Key Insights on the Returning Demand for Oil from ‘Powering Forward: Crude Awakening’

At Bloomberg’s June 4 virtual event, Powering Forward: Crude Awakening, Bloomberg Television anchor Annemarie Hordern conducted a series of interviews with key global oil stakeholders. The event started with Tina Bru, Norway’s Minister of Petroleum and Energy, and was followed by a conversation with Fatih Birol, Executive Director, International Energy Agency. The event concluded with a discussion between Ben Luckock, Co-Head of Oil Trading, Trafigura and Scott Sheffield, President & CEO, Pioneer Natural Resources Company.

In case you missed it, below are some key insights from our conversation, but you can also view the entire event here.

Tina Bru, Norway’s Energy Minister, said that their ‘worst fears’ from the last few months concerning oil storage hitting maximum capacity had now been eased. This ‘stabilization’ has been brought about through the returning demand for oil, particularly as more people start travelling again. Bru said that Norway had already moved ahead with production cuts, something they had not done since 2002 following September 11, but did not anticipate further cuts at this time.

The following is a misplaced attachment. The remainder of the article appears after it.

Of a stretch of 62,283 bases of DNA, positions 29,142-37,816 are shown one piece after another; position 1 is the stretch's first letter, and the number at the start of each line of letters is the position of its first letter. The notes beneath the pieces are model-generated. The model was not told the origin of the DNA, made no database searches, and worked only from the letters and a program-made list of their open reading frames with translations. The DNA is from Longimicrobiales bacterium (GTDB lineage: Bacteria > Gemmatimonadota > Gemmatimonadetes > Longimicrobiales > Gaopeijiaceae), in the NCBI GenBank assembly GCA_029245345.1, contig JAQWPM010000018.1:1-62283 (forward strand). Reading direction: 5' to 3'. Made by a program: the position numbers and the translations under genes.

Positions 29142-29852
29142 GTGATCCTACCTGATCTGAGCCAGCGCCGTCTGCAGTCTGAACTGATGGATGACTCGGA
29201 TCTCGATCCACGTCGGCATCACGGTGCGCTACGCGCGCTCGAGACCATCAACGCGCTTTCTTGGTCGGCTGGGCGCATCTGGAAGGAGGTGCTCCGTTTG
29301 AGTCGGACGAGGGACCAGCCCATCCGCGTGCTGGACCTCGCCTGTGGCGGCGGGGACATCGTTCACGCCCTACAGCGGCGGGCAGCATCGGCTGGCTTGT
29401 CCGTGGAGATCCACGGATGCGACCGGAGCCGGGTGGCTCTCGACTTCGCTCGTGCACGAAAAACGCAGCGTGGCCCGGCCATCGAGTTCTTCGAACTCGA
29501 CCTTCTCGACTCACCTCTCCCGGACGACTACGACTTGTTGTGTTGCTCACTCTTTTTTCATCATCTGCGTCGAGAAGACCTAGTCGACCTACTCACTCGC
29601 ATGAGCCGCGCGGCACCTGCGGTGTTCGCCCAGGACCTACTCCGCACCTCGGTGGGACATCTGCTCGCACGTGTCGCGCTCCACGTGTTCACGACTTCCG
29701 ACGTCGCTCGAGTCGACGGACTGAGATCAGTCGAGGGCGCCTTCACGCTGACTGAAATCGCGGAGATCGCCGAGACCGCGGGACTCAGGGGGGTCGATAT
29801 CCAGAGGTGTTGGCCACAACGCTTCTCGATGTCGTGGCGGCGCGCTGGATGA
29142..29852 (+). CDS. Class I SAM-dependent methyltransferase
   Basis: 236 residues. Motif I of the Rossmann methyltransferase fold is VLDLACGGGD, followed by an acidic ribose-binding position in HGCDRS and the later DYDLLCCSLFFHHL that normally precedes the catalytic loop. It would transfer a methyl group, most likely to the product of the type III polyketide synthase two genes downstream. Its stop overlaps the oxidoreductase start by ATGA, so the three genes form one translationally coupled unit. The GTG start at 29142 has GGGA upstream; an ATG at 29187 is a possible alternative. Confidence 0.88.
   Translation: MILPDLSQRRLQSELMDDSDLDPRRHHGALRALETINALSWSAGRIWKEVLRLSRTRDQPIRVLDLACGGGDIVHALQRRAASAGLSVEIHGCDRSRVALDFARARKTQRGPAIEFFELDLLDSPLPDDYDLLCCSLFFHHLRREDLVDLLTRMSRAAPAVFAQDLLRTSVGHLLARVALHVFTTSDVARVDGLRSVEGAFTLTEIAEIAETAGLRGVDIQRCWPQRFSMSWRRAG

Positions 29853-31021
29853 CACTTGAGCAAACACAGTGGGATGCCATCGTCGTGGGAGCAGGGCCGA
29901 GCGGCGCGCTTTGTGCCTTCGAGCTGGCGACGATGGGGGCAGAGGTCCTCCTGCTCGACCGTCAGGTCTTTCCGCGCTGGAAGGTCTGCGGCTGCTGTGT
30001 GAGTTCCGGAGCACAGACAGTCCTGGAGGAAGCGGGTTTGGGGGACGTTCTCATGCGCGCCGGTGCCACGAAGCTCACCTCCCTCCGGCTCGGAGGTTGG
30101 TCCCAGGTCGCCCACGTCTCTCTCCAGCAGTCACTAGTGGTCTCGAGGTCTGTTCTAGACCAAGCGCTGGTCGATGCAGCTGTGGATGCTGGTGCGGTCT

Fatih Birol, Executive Director, International Energy Agency, said it is ‘far too early’ to write shale oil’s obituary, even though investment year on year is set to decline 50%. We may see a recovery at $40-$45/bbl, he said. Birol also stated that the pace of any recovery depended on a return of demand to key sectors including petrochemicals and cars, which together makeup close to 50% of global oil consumption, and aviation, which makes up 7%. Birol also cautioned that a return of oil demand was dependent on government policies, particularly pertaining to schemes encouraging renewables in place of fossil fuel consumption.

Scott Sheffield, President and CEO of Pioneer Natural Resources said that U.S. shale will be down roughly two million B/D for the long-term. However, in the short-term Sheffield said he expects one million B/D of U.S. output to return this June or July. Consolidation in oil markets will not occur until companies deleverage their balance sheets or are acquired in bankruptcy, Sheffield said.
Ben Luckock, Co-Head of Oil Trading at Trafigura said he ‘would be surprised if Brent traded to 50 dollars per barrel this year’. Luckock said he expects it will take a ‘long time’ to get back to oil demand levels we saw before COVID-19.


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